How the Warriors Built their Empire and Changed the NBA

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USA Today Sports

There is very little question that the most dominant basketball team of the last 4 years has been the Golden State Warriors. They just successfully completed a fourth straight NBA Finals appearance and have gotten 3 championships out of it.

If you have told someone around 7 or 8 years ago that the Warriors’ culture and roster would be the standard for winning in the NBA, that person would have probably laughed at you. For the longest time, the Warriors were the laughing stock of the league and usually dwelled at the cellar part of the standings.

When Warriors owner Joe Lacob acquired the team in 2010, he made it known that he wanted to win another championship for the franchise. At that time, he was probably ridiculed by some, and for good reason. Luckily for Lacob, the Warriors already had their cornerstone for the future in Stephen Curry at that time. However, Curry was dealing with ankle issues and often missed huge chunks of each season. On the other hand, another combo guard in Monta Ellis was doing wonders for the team, prompting rumors that the Warriors front office is inclined to trade the oft-injured Curry.

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Warriors owner Joe Lacob promotes Bob Myers to general manager at the end of the 2011-12 season. Photo: Kelley L Cox – US PRESSWIRE

Instead of trading the 6-foot-3 Davidson product, which at that time would have been the practical thing to do, gave him a four-year $44 million dollar extension. Probably without realizing it, the Warriors have made the deal that would change the course of the franchise, the NBA, and Bay Area sports forever.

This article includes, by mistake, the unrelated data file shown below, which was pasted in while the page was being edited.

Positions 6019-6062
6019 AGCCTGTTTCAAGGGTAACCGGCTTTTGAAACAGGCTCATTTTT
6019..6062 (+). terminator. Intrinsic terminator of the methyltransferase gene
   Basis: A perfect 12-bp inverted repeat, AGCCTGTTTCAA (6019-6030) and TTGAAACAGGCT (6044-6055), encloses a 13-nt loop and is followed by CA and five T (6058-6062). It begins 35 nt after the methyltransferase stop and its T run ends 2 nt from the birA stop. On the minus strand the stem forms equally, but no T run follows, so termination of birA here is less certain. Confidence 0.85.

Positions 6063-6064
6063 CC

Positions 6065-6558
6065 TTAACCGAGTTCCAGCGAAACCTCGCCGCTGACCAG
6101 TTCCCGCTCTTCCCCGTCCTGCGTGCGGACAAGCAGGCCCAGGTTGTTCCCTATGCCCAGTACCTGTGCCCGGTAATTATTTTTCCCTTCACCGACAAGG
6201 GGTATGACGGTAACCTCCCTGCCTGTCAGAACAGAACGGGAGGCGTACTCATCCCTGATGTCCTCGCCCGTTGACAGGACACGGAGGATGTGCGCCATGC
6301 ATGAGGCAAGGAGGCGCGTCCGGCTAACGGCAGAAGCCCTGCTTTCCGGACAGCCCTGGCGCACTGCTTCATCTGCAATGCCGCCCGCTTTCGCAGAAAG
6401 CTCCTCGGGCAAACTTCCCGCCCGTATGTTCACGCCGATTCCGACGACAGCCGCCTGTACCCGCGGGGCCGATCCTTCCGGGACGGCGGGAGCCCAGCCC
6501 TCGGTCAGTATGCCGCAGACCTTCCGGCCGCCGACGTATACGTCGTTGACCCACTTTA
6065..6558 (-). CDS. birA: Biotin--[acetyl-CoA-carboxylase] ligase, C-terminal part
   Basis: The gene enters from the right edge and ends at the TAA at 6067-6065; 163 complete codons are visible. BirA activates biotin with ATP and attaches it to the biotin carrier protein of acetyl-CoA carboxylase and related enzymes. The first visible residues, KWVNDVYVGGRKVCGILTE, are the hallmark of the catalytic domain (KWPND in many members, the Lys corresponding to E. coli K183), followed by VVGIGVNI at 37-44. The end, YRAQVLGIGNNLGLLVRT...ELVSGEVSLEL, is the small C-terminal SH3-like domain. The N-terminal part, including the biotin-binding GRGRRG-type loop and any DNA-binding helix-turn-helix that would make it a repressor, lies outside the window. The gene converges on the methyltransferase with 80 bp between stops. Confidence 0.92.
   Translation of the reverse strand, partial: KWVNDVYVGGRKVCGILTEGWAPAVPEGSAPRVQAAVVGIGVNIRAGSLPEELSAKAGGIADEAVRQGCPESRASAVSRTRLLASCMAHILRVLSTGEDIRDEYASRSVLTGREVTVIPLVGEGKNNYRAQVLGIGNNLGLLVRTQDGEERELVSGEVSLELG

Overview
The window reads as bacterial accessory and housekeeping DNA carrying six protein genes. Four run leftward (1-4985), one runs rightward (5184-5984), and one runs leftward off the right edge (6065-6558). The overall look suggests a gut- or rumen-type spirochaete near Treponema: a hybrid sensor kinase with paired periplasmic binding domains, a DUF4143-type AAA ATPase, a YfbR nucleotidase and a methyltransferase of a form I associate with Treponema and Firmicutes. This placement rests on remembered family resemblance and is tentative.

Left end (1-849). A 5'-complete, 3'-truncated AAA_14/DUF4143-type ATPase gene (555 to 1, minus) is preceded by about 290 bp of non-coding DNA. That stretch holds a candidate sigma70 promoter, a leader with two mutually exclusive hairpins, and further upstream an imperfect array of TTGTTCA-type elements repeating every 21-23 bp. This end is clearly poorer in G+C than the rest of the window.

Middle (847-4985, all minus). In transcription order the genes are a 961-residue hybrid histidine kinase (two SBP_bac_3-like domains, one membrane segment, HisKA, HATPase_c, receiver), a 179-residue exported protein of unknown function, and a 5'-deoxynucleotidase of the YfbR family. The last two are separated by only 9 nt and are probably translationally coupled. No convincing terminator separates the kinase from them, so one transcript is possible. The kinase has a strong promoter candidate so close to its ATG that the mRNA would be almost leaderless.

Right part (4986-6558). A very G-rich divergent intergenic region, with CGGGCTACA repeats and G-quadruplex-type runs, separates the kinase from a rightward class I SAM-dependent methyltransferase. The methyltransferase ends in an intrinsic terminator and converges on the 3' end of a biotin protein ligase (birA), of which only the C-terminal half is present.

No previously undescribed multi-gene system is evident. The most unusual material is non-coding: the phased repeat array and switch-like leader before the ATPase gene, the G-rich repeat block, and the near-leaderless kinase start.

More importantly, the Curry extension set off a chain of events that resulted into the makings of arguably the greatest team in the past decade or so.

In the 2011 NBA Draft, the Warriors snagged Klay Thompson with the 11th pick. In 2012, they drafted Harrison Barnes and Draymond Green via the 7th and 35th pick. Then, they added the versatile Andre Iguodala through free agency, which was probably one of the most underrated acquisitions the league has seen. Along with Curry, these four comprised the vaunted ‘Death Lineup’, a five-man lineup that would spark the NBA’s small-ball obsession.


After being booted in the first round out of the 2014 NBA Playoffs, they fired Mark Jackson (surprising many, even Curry) and signed Steve Kerr. With Kerr maximizing the Warriors’ potential, they would go on and win the 2015 NBA championship. The following season, they followed it up with a historic 73-win season but lost to the Cleveland Cavaliers in the Game 7 of the 2016 Finals.

That painful loss would become another motivation for the Warriors organization as the team successfully recruited Kevin Durant in free agency. This would complete the juggernaut of a team that we know today. It’s interesting because Durant has said that if it weren’t for the Warriors losing in the Finals the year before, he wouldn’t have signed with them.

Today, they have won the last 2 championships, and with the signing of DeMarcus Cousins to a minimum contract this summer, are well on their way to their third straight title.

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Business-wise, the investment the Lacob made has surely paid off. The Warriors are now the third highest valued franchise at $3.1 billion dollars, only topped by big market teams New York Knicks (3.6 billion) and Los Angeles Lakers (3.3 billion). With the way things are going, expect their value to skyrocket even more.


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